President Barack Obama formally nominated former Ohio Attorney General Richard Cordray to lead the new Consumer Financial Protection Bureau. The Bureau, which is charged under the Dodd-Frank Wall Street Reform and Consumer Protection Act of 2010 with policing consumer financial products such as credit cards and mortgages, and preventing unfair or deceptive lending practices, is to begin its work officially July 21, 2011.

Cordray currently serves as the agency's director of enforcement. He was selected for that job by Elizabeth Warren, the Harvard University law professor who conceived of the Bureau and has spent the last year as acting director, getting it up and running.

Cordray became Ohio's Attorney General through a special election in 2008 and during his two-year term instituted a number of high-visibility investigations and lawsuits against large banks, accusing them of improper mortgage foreclosure practices, deceptive reporting to employee pension funds and others, and paying big bonuses to executives. Cordray also called for stronger state and federal laws regulating the debt settlement industry.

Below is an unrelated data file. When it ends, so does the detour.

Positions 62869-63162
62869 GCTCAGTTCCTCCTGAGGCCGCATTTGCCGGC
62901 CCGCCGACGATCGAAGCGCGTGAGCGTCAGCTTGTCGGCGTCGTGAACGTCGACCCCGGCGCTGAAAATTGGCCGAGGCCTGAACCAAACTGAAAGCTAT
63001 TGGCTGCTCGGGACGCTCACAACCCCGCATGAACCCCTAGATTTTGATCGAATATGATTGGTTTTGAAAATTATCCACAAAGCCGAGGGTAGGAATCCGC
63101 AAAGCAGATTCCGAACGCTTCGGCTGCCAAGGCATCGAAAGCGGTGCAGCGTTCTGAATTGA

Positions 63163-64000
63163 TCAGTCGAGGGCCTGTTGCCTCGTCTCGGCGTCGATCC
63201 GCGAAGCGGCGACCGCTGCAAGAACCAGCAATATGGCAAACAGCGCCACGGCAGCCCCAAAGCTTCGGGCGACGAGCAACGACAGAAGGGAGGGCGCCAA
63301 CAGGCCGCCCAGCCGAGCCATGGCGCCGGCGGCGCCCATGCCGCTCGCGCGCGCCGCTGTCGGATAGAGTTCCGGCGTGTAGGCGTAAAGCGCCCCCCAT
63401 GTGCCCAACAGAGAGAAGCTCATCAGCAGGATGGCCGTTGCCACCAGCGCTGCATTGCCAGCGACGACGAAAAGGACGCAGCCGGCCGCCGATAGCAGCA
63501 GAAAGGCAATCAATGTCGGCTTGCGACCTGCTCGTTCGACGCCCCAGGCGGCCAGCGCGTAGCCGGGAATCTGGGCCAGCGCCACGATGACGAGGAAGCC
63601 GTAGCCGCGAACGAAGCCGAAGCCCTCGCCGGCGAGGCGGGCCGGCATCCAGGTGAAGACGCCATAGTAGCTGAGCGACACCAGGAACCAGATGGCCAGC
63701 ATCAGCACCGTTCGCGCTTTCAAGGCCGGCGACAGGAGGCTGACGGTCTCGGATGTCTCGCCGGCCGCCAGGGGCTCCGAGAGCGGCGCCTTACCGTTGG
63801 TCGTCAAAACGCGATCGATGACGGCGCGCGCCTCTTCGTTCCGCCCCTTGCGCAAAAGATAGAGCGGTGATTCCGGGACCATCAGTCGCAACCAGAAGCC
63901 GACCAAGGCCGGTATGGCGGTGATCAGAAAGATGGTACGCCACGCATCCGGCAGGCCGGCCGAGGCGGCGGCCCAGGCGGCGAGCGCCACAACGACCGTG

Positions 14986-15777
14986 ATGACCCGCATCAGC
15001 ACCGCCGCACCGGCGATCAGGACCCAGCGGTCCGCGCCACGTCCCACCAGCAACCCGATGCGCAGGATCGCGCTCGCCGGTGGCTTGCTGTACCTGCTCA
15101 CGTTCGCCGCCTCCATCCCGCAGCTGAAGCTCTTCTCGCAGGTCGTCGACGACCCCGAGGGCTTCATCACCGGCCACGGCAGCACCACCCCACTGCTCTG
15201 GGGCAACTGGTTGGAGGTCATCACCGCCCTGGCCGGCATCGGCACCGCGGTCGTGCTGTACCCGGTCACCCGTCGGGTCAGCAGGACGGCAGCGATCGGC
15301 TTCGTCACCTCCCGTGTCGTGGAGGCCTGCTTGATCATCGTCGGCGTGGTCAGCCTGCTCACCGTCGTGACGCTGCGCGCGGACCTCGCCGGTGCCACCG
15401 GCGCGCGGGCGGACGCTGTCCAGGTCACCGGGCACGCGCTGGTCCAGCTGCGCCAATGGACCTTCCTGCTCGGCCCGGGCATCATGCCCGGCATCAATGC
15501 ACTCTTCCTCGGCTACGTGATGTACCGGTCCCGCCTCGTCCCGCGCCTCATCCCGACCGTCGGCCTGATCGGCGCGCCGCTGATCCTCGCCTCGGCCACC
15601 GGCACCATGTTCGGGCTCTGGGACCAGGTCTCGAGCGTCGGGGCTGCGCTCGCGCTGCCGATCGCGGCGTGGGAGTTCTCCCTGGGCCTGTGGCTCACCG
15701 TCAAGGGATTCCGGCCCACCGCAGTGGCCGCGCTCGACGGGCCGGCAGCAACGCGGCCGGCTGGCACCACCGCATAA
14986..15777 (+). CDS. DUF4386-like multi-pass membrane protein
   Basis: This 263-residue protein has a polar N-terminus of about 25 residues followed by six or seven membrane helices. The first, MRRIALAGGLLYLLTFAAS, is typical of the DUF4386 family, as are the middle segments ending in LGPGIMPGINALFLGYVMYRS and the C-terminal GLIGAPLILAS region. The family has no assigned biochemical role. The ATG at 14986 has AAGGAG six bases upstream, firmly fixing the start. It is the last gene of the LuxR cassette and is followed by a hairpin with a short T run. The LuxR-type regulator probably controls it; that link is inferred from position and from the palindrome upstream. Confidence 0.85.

Cordray must be must be confirmed by the Senate, and President Obama will likely encounter resistance to the nomination. A group of forty-four senators, led by Minority Leader Mitch McConnell (R-Ky.) and Richard C. Shelby (R-Ala.), the ranking Republican on the banking committee, have stated that they will not confirm any nominee for the head of the agency until demanded changes to the agency involving its structure and funding are made. Among the changes sought are a five-member board of directors to run the Bureau, instead of a single director, making the agency subject to the appropriations process and giving bank regulators greater oversight of its operations.

Until a director is confirmed, the agency cannot exercise the full measure of its powers. Under the Dodd-Frank Act, it can supervise the compliance of banks with existing laws, but cannot enact new rules or supervise non-bank financial companies.

The content of this article is intended to provide a general guide to the subject matter. Specialist advice should be sought about your specific circumstances.